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. Last Updated: 07/27/2016

Court Grants Sutyagin a Jury Trial

Igor Sutyagin, a scholar at Moscow's respected USA and Canada Institute accused of spying for the United States, has been granted a jury trial in a stark change from the usual secrecy surrounding treason cases, his lawyer said Wednesday.

The Moscow City Court on Monday granted the request, lawyer Boris Kuznetsov said. He said the court was obliged by law to grant it.

Kuznetsov said that as far as he knew it would be the first espionage trial in Russia to be heard by a jury.

Jury selection will begin Nov. 3, according to Case No. 52, a web site maintained by Sutyagin's supporters.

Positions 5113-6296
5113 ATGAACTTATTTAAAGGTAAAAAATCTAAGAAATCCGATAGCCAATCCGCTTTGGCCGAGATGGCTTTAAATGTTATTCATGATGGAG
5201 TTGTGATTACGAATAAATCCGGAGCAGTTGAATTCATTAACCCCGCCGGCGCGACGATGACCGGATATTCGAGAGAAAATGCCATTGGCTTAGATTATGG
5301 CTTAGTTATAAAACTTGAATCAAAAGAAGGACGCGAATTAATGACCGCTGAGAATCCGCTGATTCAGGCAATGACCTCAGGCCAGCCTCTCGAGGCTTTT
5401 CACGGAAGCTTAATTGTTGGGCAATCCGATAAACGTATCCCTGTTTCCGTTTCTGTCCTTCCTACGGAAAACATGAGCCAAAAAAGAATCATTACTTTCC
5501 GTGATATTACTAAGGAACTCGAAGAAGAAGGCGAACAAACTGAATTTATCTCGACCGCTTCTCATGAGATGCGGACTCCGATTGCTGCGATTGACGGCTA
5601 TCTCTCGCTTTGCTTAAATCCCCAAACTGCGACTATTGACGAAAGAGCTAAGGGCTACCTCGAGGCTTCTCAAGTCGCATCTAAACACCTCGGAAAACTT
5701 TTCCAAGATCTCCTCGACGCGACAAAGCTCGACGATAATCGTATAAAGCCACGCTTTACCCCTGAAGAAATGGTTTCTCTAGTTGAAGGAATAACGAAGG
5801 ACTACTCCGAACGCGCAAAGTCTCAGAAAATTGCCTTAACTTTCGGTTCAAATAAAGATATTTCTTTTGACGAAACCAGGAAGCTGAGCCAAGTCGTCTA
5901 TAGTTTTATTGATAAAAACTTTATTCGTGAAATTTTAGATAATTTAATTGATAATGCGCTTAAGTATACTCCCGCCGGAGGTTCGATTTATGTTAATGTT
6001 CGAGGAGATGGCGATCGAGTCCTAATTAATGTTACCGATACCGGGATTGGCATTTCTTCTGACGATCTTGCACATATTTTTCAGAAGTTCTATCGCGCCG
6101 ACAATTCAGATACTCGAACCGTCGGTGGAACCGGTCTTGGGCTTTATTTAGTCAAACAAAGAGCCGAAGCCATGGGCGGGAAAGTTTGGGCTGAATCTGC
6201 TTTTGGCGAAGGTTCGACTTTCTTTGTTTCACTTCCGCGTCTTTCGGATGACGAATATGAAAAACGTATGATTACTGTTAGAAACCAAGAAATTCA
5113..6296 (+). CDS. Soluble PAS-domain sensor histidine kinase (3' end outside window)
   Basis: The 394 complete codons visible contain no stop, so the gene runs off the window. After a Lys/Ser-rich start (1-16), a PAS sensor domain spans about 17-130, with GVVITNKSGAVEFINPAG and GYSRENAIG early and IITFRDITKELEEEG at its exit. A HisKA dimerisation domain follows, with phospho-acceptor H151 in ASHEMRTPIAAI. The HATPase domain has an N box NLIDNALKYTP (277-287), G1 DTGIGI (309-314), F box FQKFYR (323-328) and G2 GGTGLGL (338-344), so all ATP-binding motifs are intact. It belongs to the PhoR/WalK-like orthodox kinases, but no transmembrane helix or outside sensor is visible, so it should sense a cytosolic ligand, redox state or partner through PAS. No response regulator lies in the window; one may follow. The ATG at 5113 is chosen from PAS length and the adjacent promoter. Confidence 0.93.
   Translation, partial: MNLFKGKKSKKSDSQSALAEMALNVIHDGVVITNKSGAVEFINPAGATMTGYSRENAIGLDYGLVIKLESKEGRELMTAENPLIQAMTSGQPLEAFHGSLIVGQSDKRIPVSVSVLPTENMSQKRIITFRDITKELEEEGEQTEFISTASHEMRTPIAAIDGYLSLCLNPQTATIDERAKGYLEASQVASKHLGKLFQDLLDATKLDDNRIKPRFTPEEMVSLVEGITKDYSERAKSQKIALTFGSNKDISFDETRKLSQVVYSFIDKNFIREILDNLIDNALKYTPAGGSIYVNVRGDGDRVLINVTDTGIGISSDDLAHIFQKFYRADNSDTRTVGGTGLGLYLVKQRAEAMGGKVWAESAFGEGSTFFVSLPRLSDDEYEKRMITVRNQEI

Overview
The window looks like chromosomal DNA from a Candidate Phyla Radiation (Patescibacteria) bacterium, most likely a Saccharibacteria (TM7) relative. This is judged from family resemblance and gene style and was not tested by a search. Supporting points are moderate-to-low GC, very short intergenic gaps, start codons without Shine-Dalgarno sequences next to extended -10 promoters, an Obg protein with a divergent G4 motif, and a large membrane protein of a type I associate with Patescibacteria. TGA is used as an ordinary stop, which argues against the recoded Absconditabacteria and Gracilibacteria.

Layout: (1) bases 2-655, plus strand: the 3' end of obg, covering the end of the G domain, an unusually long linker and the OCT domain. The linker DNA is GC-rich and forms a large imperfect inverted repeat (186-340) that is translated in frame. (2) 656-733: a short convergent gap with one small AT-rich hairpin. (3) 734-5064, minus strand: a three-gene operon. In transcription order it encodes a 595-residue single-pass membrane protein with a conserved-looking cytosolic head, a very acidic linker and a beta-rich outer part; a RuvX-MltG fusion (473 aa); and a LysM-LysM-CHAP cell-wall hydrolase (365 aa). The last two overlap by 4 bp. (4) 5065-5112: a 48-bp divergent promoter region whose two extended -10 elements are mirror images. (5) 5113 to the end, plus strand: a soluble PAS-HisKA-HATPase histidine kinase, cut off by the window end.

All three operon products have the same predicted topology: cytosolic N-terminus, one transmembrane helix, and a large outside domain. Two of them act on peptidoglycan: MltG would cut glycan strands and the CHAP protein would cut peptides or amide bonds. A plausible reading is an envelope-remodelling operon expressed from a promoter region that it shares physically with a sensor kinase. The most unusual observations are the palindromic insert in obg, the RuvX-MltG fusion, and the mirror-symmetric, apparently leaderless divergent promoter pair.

The Constitution provides for jury trials, but until recently they existed only on an experimental basis in some regions.

Sutyagin was arrested in October 1999 on suspicion of passing Russian military information to a British company allegedly set up as a cover for the U.S. Central Intelligence Agency.

Sutyagin denies the charges, maintaining he used only open sources in his work and had no reason to believe the British company was an intelligence cover.

In 2001, a court had been expected to deliver a verdict in the case, but instead instructed prosecutors to continue investigating and left Sutyagin in jail.